Pueblo Harvest’s Ray of Light

IPCC Virtual Culture Guide

When 2020 rolled in, it brought with it a new executive chef for Pueblo Harvest, the premiere New Mexico venue for Native American cuisine. Located at the Indian Pueblo Cultural Center, Pueblo Harvest is a full-service restaurant which can be considered a culinary extension of the museum, continuing to tell the Pueblo story through the medium of Indigenous and Southwestern ingredients.

Executive Chef Ray Naranjo is of Native American roots from the Ancestral Pueblos of the Southwest and the Three Fires tribes of the Great Lakes. He believes in the preservation of the foodways and ancestral knowledge of his people, and strives to continue on this path. By using both modern and ancestral cooking techniques, he attempts to push the limits of what is known, unknown, and forgotten about the Indigenous food culture of North America.

“My goal for Pueblo Harvest Is to give an experience that mirrors the present-day food culture while being inclusive of Ancestral Puebloan ingredients, and the ingredients that would have been available via trade routes from tribes to the south,” Chef Naranjo says. “I will attempt to blend the past and the present to tell a story that will lead us to the future of Native American food cultures.

Chef Naranjo has a culinary degree and more than 25 years of service in the kitchen industry. He has experience in exclusive hotel and casino resorts in the Southwest, with various titles ranging from Executive Chef to Food & Beverage Director. Chef Naranjo has also been presented with several awards in Modern New Mexican Cuisine, with a focus on the chile of New Mexico. He has cooked for tribal communities, celebrities, and former first ladies, but says it’s not who he cooks for that matters most to him, but how they feel, and the satisfaction they get from the dishes he creates.

Want to learn more about Chef Naranjo? You can read the Albuquerque Journal’s in-depth Q&A interview with him here.

With Pueblo Harvest temporarily closed from the pandemic, Chef Naranjo still wants to cook for you by proxy from his home in Santa Clara Pueblo by sharing one of his easy, go-to personal comfort dishes utilizing ingredients native to New Mexico and the greater Southwest. Try the recipe in your own home, and let us know how well you did.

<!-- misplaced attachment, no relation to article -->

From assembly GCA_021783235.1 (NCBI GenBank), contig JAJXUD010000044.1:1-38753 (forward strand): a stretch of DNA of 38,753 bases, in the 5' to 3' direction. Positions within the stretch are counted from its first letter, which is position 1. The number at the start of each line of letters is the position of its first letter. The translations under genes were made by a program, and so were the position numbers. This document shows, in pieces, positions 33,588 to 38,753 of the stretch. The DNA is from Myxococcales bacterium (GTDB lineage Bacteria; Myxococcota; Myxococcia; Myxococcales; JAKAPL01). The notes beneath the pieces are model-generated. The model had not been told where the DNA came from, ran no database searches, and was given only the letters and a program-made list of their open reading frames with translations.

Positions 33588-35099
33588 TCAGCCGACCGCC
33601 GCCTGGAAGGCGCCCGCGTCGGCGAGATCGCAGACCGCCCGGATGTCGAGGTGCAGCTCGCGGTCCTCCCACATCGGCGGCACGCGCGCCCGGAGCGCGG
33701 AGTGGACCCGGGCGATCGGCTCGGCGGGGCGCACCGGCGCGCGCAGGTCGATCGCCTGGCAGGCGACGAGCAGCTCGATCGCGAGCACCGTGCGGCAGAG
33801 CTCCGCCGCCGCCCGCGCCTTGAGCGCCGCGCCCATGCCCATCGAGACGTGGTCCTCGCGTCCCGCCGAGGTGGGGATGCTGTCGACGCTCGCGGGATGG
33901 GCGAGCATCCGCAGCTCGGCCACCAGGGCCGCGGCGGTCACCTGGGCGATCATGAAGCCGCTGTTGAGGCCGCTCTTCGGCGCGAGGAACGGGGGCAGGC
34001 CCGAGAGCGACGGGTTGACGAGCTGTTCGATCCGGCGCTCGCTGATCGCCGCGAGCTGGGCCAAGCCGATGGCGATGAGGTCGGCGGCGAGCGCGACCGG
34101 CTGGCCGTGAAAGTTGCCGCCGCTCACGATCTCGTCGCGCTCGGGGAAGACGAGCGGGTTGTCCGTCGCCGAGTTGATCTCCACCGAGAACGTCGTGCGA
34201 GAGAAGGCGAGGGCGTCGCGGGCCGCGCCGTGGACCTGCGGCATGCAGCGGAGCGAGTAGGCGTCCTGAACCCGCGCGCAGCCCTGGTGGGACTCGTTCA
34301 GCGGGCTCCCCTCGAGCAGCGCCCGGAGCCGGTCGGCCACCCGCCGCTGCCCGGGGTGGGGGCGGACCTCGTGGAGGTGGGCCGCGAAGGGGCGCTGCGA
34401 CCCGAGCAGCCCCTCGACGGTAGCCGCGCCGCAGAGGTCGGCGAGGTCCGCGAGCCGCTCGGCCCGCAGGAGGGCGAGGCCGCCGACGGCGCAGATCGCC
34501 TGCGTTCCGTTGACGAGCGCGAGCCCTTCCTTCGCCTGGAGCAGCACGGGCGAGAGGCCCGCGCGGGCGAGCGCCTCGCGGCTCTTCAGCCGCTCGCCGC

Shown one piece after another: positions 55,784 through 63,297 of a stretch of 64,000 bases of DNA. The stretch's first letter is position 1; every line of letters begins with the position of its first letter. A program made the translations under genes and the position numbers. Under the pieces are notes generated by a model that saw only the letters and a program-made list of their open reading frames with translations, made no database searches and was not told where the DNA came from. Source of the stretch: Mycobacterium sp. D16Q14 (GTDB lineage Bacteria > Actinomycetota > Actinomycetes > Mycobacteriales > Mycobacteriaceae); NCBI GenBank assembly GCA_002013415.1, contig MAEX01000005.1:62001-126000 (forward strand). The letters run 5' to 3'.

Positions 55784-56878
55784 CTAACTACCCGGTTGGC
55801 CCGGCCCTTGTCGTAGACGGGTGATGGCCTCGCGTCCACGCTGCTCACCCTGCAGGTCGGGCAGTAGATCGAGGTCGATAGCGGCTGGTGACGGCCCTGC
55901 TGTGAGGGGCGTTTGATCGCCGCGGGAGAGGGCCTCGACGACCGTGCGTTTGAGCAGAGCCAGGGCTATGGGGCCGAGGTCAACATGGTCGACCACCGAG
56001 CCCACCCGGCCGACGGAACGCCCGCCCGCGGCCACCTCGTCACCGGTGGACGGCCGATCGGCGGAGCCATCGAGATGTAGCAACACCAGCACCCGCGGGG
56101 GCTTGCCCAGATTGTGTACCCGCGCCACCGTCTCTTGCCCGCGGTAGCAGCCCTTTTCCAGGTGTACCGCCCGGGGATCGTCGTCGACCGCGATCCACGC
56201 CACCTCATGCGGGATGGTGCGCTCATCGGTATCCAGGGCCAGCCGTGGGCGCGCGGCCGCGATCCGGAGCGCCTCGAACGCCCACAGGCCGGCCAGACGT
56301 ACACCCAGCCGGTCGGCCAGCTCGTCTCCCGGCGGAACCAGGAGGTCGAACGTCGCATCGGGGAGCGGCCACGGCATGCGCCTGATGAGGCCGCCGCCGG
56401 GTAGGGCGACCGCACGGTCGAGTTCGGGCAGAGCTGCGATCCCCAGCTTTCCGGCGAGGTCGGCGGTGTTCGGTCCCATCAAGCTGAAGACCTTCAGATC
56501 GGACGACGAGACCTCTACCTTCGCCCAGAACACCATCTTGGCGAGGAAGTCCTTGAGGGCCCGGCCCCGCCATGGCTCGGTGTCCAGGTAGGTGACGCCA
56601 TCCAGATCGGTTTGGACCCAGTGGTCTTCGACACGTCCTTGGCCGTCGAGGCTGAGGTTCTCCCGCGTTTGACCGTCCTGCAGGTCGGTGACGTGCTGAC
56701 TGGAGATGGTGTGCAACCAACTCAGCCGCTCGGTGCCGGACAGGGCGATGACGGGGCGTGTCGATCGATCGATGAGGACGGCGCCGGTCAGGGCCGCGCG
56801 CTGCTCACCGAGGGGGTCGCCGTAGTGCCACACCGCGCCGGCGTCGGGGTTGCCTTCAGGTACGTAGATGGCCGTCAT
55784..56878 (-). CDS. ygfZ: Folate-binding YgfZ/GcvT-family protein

Buffalo Short Rib Posole with Chimaja & Chile de Árbol

1.5 lbs. buffalo short ribs
1 lb. uncooked posole 1 small onion, medium diced
1 oz. dried chimaja 1 oz. granulated garlic
2 Tbsp. Zuni salt (or 1 Tbsp regular salt)
5 Chile de árbol, whole
2.5 qts. water

Add all ingredients to a crock pot and cook for six hours. Serves up to five people.

12 responses to “Pueblo Harvest’s Ray of Light”

  1. Beverky Hart-Rohwein says:

    Yum! Can’t wait to cook this!!!

  2. phil webster says:

    where do you get the dried chimaja and Chile de árbol ?

  3. Jill Garcia says:

    sure looks like comfort food to me! I’d like to see more – my repertoire is getting a little stale and this is inspired and healthy

  4. Benny LoPez says:

    Thank you Chef for an exciting receipt that I can’t wait to try cooking.

  5. Elvis "Tsee-Pin" Torres says:

    As a nativewho likes to Cook and willing to try new recipes. I look forward to it.Keep up the great work!

  6. Christine McDowell says:

    Like to know where to get buffalo ribs and Chimaja don’t know what that is. Herb??

    • Indian Pueblo Cultural Center says:

      You’ll have to ask your local grocers and butchers about buffalo short ribs. If they don’t carry it, they can probably order it for you. Chimajá is a wild herb Pueblo people have foraged for centuries. There is no direct substitution, but many feel celery leaf is the nearest flavor.

  7. Kent Hickman says:

    Sounds great and simple, too! I love this kind of crockpot recipe as I look forward during the day to the meal as it cooks and makes the house smell so good.

  8. Uppie says:

    Thank you Chief Raymond! Be safe and regards to your family!

  9. NIck says:

    Sounds delicious! Thank you for sharing.

  10. […] For the Indian Pueblo Cultural Center (IPCC) in Albuquerque, New Mexico, 2020 saw a new executive chef join the center’s Pueblo Harvest restaurant, which is committed to telling “the Pueblo story through the medium of Indigenous and Southwestern ingredients.” The IPCC’s site is peppered with recipes from Chef Naranjo (Santa Clara Pueblo), but you can start with this ultimate comfort dish, Buffalo Short Rib Posole with Chimaja & Chile de Árbol. […]